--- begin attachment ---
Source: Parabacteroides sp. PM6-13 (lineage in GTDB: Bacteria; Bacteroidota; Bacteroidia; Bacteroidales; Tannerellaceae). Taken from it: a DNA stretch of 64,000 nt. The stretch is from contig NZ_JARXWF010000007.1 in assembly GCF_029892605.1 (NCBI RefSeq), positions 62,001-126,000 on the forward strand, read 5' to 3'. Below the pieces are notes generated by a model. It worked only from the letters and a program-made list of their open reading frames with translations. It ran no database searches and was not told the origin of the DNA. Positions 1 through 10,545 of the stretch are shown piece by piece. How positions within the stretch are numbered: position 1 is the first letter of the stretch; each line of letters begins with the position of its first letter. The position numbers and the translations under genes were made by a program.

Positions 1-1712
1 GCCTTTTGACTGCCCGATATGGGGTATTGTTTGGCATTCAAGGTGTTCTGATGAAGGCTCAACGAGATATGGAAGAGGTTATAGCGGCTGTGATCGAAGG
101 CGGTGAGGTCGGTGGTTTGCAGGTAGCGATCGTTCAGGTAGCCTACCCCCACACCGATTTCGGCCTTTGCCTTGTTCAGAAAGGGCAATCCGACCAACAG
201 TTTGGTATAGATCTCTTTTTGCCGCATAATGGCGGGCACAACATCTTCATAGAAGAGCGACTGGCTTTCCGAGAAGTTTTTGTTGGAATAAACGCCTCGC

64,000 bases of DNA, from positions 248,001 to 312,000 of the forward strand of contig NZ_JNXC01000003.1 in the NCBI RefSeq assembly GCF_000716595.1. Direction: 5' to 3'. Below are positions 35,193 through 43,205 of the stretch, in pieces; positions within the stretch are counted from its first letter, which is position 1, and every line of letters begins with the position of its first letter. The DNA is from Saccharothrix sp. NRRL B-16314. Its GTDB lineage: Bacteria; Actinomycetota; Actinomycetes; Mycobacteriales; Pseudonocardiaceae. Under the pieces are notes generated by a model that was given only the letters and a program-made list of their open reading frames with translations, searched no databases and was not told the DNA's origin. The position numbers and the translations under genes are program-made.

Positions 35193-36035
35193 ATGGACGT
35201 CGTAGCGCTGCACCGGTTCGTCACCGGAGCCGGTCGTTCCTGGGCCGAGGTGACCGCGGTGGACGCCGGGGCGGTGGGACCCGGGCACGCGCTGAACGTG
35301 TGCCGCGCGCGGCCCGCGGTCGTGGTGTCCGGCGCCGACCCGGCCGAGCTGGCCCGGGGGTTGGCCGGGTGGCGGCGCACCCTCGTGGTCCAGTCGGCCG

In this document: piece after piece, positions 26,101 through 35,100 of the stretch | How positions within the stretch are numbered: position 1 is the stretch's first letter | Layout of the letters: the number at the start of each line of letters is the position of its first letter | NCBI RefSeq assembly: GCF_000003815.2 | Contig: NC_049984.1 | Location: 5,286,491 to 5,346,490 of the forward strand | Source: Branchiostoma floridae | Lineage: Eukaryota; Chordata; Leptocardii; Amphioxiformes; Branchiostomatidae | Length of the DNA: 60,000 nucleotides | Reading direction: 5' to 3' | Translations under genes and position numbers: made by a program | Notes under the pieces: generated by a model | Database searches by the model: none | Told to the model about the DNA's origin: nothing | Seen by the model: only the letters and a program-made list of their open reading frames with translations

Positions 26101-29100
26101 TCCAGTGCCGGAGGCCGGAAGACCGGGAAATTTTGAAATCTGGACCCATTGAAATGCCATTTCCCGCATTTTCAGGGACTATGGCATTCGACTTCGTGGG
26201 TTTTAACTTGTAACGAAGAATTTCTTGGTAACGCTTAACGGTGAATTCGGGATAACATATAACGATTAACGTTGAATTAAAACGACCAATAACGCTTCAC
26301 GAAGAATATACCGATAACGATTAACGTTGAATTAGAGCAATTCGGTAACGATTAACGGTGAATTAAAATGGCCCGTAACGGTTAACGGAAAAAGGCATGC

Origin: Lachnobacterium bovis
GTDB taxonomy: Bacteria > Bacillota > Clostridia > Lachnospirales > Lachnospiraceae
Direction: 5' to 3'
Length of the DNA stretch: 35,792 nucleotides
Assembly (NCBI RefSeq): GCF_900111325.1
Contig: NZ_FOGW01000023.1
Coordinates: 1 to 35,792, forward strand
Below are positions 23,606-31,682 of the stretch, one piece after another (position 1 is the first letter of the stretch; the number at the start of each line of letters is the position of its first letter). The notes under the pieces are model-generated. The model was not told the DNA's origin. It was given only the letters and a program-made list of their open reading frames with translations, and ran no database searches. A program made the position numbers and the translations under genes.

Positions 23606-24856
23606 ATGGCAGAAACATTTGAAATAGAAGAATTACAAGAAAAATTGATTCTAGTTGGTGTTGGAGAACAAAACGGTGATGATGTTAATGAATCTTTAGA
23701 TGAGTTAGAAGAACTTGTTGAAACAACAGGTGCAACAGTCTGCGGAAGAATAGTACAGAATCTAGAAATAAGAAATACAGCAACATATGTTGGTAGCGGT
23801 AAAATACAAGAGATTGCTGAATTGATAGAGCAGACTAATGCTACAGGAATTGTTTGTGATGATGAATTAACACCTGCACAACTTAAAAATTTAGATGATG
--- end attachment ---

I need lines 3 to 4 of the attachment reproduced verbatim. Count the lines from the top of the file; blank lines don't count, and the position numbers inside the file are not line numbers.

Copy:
1 GCCTTTTGACTGCCCGATATGGGGTATTGTTTGGCATTCAAGGTGTTCTGATGAAGGCTCAACGAGATATGGAAGAGGTTATAGCGGCTGTGATCGAAGG
101 CGGTGAGGTCGGTGGTTTGCAGGTAGCGATCGTTCAGGTAGCCTACCCCCACACCGATTTCGGCCTTTGCCTTGTTCAGAAAGGGCAATCCGACCAACAG